School Books In Afghanistan Fail To Mention US Or Taliban

Thanks for nothing! Students in Afghanistan aren’t going to be learning much about the horrors of the Taliban or the US-led invasion in their school books, and school officials don’t seem to mind.

New school books in Afghanistan are being purposely re-written to exclude key events in the nation’s history. What should be seen as important recent historical events such as the US-led invasion of Afghanistan and incidents surrounding the terrorist group Al Qaeda get little to no mention in the new history books, reportedly to minimize the horrors in the war-torn nation’s recent history and bring cohesion to the divided society, reports Newser.

“My responsibility is to bring unity not disunity in the country,” said Education Minister Farooq Wardak. “I am not going to encourage a divisive education agenda.”

So what didn’t make the cut? Despite the past 40 years of Afghanistan history being some of the most turbulent in the nation’s history, several key events are left out entirely, reports BBC. Bloody coups in the 70s, the ’79 Soviet invasion, Moscow-backed communist regimes in Kabul, and dozens of human rights abuses committed by the government’s secret police have been omitted entirely. A bloody civil war in the 90s between mujahideen factions, which left an estimated 70,000 people dead, is also downplayed. Lastly, the Taliban and the US-led forces that destroyed their network and bankrupted them of power are also barely mentioned.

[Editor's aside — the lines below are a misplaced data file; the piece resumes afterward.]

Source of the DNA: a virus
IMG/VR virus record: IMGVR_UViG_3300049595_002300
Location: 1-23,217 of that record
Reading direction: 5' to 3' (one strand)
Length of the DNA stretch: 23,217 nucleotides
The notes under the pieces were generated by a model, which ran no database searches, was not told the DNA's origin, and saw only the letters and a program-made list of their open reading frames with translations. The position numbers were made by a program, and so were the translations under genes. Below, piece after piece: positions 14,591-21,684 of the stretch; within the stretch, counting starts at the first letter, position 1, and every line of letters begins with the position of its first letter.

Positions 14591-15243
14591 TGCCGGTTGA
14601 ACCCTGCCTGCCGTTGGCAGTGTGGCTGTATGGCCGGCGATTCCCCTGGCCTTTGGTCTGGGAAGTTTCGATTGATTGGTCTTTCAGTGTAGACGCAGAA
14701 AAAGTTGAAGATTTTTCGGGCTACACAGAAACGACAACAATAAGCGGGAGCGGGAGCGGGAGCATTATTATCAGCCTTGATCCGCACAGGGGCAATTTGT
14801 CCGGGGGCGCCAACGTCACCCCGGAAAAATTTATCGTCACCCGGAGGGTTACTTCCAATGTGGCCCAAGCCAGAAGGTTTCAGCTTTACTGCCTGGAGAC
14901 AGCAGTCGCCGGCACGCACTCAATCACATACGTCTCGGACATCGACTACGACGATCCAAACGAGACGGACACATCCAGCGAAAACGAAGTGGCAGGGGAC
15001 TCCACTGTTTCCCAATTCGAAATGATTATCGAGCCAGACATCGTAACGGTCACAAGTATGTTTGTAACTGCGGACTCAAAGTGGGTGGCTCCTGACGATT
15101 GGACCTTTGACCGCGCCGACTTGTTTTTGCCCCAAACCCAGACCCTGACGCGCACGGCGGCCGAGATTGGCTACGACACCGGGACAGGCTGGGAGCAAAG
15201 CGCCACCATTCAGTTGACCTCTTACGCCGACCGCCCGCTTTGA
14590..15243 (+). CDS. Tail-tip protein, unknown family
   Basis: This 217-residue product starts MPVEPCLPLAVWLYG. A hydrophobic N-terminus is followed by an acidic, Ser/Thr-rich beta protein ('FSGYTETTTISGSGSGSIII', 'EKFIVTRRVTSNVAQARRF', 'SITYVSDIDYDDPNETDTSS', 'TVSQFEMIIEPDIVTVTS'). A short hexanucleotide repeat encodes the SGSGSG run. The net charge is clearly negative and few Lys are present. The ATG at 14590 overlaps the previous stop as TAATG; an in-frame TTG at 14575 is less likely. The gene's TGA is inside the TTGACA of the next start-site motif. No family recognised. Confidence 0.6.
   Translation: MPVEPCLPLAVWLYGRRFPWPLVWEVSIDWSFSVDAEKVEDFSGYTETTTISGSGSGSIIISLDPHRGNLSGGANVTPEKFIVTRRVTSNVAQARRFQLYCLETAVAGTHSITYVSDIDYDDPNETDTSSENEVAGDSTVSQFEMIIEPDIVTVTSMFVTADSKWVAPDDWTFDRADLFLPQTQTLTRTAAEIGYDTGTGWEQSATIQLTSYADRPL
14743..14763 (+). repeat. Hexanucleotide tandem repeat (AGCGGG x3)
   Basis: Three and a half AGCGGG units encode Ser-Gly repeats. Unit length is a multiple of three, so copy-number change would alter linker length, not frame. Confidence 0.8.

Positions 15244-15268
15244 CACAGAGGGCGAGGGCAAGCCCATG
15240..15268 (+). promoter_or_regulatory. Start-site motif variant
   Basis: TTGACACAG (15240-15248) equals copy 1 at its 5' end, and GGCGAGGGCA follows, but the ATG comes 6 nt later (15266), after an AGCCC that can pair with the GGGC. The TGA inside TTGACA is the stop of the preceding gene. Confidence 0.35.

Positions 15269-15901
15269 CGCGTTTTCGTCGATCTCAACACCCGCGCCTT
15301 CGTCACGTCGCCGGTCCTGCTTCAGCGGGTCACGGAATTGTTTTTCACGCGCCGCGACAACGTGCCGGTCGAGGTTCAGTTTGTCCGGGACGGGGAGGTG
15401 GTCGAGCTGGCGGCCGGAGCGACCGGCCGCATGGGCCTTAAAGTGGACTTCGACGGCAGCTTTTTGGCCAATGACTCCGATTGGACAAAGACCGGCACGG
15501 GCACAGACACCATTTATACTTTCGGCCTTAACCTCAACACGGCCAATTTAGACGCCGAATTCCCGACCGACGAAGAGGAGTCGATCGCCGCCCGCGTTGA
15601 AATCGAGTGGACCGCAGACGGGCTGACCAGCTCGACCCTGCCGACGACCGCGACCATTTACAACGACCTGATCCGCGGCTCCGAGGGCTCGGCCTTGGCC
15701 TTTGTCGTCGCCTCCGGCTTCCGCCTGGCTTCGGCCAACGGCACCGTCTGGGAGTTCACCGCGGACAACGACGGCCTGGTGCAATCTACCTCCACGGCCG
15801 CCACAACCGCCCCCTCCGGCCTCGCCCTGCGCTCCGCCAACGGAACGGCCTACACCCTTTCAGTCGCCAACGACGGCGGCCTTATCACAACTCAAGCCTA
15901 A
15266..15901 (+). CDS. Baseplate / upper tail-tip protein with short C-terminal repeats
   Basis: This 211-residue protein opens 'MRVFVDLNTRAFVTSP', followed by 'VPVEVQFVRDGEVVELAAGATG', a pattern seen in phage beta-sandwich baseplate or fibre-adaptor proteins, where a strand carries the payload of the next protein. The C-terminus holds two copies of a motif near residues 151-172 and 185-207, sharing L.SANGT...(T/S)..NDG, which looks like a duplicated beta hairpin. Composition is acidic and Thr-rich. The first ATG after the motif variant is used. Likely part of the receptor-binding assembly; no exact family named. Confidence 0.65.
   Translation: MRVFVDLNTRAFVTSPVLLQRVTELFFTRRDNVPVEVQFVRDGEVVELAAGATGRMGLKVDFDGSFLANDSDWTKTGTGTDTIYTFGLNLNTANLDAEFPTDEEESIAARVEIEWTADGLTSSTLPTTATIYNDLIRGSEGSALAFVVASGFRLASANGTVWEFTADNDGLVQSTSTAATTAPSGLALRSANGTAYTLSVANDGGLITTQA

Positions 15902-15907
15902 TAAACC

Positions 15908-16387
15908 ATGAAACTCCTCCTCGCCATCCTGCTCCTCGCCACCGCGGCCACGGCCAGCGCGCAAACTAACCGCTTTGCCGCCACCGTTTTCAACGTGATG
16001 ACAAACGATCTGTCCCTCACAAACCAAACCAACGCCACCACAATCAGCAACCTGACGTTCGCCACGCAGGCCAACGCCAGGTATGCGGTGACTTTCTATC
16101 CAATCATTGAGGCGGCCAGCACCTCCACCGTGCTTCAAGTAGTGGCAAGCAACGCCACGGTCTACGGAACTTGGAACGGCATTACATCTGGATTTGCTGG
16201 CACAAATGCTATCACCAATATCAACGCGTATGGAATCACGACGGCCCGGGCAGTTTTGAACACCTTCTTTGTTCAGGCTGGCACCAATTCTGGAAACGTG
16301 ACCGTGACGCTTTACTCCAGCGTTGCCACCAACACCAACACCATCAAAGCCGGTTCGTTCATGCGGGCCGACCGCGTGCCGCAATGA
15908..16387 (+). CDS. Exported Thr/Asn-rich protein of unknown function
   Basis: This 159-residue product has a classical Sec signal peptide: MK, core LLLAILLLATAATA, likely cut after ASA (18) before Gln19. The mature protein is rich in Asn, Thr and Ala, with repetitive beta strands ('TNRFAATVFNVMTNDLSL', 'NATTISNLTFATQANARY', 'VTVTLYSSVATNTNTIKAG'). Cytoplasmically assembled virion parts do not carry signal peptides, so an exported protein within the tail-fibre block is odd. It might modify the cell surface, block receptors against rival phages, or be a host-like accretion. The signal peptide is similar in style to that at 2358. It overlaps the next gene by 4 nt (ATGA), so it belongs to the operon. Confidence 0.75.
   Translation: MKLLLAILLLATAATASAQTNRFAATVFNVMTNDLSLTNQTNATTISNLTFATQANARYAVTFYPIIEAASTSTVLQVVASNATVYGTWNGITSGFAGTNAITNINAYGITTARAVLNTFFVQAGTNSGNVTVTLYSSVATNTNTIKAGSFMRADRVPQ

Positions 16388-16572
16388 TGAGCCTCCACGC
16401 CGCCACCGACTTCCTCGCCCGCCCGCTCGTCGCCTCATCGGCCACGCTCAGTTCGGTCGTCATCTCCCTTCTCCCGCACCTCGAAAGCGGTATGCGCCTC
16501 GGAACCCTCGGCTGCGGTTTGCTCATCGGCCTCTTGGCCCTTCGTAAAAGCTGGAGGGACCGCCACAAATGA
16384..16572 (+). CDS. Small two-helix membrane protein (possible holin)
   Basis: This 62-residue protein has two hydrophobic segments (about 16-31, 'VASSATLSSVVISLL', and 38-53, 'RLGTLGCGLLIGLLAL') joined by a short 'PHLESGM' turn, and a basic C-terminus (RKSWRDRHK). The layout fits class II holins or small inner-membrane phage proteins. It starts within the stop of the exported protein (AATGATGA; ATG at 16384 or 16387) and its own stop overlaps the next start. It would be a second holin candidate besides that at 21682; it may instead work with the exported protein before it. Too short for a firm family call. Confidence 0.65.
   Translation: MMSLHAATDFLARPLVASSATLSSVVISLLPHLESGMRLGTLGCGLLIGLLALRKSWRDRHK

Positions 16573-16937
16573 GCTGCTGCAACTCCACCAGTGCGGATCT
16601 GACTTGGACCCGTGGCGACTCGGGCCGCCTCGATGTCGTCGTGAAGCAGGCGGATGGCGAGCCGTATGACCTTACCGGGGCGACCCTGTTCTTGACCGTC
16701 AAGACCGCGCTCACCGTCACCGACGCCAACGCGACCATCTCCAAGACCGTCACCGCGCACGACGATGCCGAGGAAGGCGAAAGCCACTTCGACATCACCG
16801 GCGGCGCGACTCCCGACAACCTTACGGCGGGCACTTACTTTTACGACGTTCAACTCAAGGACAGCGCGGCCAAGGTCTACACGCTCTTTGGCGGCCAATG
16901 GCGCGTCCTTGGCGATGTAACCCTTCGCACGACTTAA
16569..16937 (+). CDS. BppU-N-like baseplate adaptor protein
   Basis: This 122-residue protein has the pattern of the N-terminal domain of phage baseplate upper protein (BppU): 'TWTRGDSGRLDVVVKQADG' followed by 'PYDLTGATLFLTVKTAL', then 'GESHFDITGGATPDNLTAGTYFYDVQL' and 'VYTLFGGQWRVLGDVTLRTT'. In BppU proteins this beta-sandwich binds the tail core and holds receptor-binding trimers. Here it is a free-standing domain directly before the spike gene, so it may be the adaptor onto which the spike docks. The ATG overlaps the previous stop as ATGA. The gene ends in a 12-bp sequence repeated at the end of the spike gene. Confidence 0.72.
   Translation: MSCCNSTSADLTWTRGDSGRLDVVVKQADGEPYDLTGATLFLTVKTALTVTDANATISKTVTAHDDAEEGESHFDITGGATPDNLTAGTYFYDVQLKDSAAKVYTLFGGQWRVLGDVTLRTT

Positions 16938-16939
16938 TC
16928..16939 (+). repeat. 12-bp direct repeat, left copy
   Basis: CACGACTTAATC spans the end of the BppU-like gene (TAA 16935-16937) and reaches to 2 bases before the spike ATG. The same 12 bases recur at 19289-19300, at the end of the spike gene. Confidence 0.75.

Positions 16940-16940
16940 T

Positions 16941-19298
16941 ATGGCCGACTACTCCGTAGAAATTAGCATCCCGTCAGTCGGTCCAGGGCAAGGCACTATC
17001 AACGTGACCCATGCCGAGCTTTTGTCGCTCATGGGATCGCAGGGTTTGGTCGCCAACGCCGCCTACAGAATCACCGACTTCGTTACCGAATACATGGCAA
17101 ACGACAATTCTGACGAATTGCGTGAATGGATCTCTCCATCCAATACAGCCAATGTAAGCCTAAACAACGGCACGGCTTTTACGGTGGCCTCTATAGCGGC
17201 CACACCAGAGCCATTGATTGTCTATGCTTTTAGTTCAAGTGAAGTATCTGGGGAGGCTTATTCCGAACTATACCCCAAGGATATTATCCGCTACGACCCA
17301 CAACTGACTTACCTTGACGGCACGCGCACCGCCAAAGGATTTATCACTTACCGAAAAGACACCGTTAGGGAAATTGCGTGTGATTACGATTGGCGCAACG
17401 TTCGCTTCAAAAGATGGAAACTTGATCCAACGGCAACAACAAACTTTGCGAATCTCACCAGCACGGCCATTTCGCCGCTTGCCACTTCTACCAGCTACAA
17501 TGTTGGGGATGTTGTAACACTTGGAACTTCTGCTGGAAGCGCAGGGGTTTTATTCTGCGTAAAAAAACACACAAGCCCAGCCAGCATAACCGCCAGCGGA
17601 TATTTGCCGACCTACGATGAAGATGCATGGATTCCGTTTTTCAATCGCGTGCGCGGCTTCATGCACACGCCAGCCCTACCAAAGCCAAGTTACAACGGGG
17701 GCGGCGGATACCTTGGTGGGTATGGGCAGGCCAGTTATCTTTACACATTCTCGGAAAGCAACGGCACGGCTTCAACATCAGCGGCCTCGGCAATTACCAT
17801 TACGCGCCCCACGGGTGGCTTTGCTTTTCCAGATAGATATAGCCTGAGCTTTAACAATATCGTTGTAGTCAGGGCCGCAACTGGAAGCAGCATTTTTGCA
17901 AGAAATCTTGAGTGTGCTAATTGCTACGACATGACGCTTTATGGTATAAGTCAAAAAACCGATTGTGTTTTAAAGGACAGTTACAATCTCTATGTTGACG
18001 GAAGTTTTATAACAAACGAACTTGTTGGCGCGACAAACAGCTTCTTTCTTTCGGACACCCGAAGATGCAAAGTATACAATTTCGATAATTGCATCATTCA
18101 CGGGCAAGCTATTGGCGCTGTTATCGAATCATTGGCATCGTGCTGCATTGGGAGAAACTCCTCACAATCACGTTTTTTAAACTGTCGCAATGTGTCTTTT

Purposely revising history in order to save some semblance of public face within their own country isn’t a particularly easy sell. Journalists and other individuals in Afghanistan are crying-foul, blowing the whistle on the government’s attempt to change history and hide the truth.

”There is no mention of the misery [the war] brought. No mention of Kabul being the killing zone. The books say Mullah Omar was removed in 2001, without saying who Mullah Omar was,” reports one critic, an Afghan journalist who wishes to remain anonymous. “There is no mention of the US and Nato presence. It is as if someone is trying to hide the sun with two fingers.”

Sadly, though the rest of the world knows full-well the spotty history of Afghanistan, the history-revision of Afghan school books is probably going to work.

“Since internet penetration is low and contact with the outside world is limited, children in Afghanistan are more dependent on textbooks than anywhere else in the world,” said an Afghan teacher, who also asked for anonymity. “But now that the government has decided to delete the past 40 turbulent years from history books, millions of children will never know why and how the Afghanistan we live in came to be.”

“If students will not learn about past violence, how will they avoid it in future?” asks the teacher.

Good question.

And who was it who thought that, if you can control the youth, you control the future?

What do you think? Is historical revision and omission ethically wrong? Should the children of Afghanistan learn the truth about their troubled nation from their school books? Sound off below!